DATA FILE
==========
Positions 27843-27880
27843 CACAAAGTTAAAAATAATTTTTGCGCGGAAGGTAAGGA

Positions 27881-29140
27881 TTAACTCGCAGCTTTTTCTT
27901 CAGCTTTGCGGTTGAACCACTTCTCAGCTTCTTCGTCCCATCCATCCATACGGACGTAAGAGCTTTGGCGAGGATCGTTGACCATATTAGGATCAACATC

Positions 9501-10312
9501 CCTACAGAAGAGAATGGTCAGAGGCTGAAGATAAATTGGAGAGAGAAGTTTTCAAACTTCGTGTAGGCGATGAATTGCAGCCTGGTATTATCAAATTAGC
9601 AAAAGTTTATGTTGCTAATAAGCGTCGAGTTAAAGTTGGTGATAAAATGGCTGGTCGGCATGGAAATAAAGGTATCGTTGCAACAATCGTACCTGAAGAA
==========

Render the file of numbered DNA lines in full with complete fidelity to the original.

Positions 27843-27880
27843 CACAAAGTTAAAAATAATTTTTGCGCGGAAGGTAAGGA

Positions 27881-29140
27881 TTAACTCGCAGCTTTTTCTT
27901 CAGCTTTGCGGTTGAACCACTTCTCAGCTTCTTCGTCCCATCCATCCATACGGACGTAAGAGCTTTGGCGAGGATCGTTGACCATATTAGGATCAACATC

Positions 9501-10312
9501 CCTACAGAAGAGAATGGTCAGAGGCTGAAGATAAATTGGAGAGAGAAGTTTTCAAACTTCGTGTAGGCGATGAATTGCAGCCTGGTATTATCAAATTAGC
9601 AAAAGTTTATGTTGCTAATAAGCGTCGAGTTAAAGTTGGTGATAAAATGGCTGGTCGGCATGGAAATAAAGGTATCGTTGCAACAATCGTACCTGAAGAA